One of the biggest surprises of Microsoft’s E3 conference was the announcement that Hellblade’s Ninja Theory would join the company as a first-party studio. Even more surprising is the reason Ninja Theory did it: Microsoft promised unfettered creative freedom.
Hellblade was a huge success pulled out of adversity. Ninja Theory very nearly closed down four years ago, when it appeared there was no future for the middle ground of developers - larger than indie but smaller than the studios behind COD and Assassin’s Creed.
A desperate period followed, where several work-for-hire projects helped fund Hellblade - a beautiful, performance-captured game made by only 20 people with only $10 million.
For more independent success stories, see the best indie games on PC.
Hellblade sold extremely well, won five BAFTAs, and proved the point the studio wanted to make about independent triple-A games. But even with everything going right, Ninja Theory expected it would take a further five to eight years before every team at the studio was able to flex their creative muscles in the same way.
Microsoft, who once signed Ninja Theory’s first ever game, Kung Fu Chaos, approached the studio out of the blue about the acquisition. Ninja Theory said that it wanted to be “free from the triple-A machine”.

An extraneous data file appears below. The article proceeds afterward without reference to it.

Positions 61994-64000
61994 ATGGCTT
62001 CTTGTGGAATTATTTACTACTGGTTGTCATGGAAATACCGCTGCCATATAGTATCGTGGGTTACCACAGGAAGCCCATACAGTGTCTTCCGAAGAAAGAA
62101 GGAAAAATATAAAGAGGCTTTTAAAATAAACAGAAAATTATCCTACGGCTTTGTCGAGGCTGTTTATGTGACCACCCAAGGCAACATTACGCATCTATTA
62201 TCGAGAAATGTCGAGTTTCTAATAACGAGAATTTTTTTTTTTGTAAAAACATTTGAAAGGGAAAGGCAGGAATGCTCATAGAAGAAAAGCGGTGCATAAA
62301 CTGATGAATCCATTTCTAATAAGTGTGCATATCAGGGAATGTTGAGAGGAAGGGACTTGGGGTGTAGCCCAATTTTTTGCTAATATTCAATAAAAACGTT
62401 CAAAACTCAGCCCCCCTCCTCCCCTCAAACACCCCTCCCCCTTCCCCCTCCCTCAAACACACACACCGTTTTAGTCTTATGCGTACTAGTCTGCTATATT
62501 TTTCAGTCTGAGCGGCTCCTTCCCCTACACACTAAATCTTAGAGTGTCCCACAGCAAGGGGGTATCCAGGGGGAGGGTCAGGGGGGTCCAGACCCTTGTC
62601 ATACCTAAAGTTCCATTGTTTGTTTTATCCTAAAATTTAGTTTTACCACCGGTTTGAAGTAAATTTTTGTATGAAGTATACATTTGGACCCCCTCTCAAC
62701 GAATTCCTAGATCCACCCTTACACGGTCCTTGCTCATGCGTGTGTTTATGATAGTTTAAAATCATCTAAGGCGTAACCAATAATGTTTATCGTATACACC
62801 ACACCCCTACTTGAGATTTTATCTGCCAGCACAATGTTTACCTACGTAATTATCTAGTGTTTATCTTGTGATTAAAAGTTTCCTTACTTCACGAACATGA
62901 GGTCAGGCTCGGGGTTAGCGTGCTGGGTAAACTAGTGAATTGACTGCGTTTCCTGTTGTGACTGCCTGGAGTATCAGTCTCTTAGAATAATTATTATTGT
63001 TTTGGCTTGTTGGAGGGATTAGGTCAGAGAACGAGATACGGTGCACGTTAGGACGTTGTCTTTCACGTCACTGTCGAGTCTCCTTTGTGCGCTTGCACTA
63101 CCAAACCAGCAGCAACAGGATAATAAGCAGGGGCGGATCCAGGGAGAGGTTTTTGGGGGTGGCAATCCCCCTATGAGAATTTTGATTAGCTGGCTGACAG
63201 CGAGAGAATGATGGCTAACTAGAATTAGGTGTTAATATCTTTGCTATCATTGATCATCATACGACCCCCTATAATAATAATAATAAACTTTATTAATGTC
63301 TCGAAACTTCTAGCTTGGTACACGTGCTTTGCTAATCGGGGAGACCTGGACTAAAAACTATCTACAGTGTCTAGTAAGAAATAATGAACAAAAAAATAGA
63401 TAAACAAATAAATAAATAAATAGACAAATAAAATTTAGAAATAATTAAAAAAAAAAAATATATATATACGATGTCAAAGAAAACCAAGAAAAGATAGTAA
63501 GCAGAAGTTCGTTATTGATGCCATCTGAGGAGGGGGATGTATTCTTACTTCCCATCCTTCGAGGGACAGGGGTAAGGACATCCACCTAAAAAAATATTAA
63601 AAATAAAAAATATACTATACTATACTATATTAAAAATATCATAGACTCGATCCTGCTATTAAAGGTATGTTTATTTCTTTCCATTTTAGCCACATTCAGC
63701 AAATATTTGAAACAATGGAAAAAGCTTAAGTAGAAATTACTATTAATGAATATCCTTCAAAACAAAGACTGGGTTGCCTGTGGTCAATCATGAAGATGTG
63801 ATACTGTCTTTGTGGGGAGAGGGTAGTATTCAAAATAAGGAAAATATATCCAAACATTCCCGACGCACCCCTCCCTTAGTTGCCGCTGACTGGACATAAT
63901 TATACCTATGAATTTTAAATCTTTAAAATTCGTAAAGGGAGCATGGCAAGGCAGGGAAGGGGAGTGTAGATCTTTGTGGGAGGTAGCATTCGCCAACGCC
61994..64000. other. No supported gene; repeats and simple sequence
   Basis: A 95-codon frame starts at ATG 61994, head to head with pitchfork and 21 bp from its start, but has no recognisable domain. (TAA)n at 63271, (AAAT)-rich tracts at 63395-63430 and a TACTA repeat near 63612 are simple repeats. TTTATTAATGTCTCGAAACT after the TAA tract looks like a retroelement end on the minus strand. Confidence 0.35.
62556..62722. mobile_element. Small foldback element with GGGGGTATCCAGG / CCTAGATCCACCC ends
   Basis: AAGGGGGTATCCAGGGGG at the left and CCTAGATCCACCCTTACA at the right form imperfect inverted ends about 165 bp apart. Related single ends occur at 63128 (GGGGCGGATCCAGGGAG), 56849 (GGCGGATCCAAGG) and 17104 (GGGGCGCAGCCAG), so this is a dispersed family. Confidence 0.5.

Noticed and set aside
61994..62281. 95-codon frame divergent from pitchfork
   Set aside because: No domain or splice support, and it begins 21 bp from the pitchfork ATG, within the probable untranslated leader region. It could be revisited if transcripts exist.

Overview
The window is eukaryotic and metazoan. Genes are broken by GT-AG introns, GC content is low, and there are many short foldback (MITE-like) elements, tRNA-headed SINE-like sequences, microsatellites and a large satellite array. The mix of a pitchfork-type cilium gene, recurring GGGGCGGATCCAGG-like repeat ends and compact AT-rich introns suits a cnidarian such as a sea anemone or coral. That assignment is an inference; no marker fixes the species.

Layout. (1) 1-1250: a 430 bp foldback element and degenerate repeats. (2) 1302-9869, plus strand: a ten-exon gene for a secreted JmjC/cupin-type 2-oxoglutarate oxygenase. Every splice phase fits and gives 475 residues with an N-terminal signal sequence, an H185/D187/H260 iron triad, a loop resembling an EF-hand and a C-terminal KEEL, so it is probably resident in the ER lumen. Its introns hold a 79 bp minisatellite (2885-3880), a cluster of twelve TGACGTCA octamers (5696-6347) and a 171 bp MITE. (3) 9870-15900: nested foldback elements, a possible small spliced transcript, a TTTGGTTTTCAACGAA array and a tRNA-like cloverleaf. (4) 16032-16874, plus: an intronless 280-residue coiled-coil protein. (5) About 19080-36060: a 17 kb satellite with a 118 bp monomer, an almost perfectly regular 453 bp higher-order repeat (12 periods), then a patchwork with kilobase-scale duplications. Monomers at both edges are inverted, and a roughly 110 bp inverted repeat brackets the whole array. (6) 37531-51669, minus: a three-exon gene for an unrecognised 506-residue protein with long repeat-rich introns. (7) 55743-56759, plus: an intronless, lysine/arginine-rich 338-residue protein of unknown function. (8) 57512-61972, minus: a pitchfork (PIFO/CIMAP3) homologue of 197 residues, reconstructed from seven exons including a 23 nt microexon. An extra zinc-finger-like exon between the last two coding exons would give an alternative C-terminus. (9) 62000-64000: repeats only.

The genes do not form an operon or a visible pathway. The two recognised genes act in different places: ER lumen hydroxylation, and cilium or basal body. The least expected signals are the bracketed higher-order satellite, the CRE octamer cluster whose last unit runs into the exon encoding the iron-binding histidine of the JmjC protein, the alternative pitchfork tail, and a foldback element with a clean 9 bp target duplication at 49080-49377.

“We want to take bigger creative risks and create genre-defining games without the constant threat of annihilation,” Ninja Theory’s creative head Tameem Antoniades said. “We want to make our own games, our own way, and not be told what to make and how to make it. And above all, we want to protect our team, our culture, and our identity, because that, in essence, is Ninja Theory.”
Incredibly, Microsoft agreed to those terms - granting Ninja Theory full creative independence. Ninja Theory spoke to all of Microsoft’s internal game studio heads before making their decision - one they believe has allowed them to jump years ahead and leave that threat of annihilation behind. Perhaps now the studio can make that game using AI.
“Hellblade was created by a small team of just 20 people with extremely limited resources,” commercial director Dominic Matthews says. “Imagine what we can now achieve with our whole team of 100 people, backed by Microsoft, focused purely on Ninja Theory’s vision.”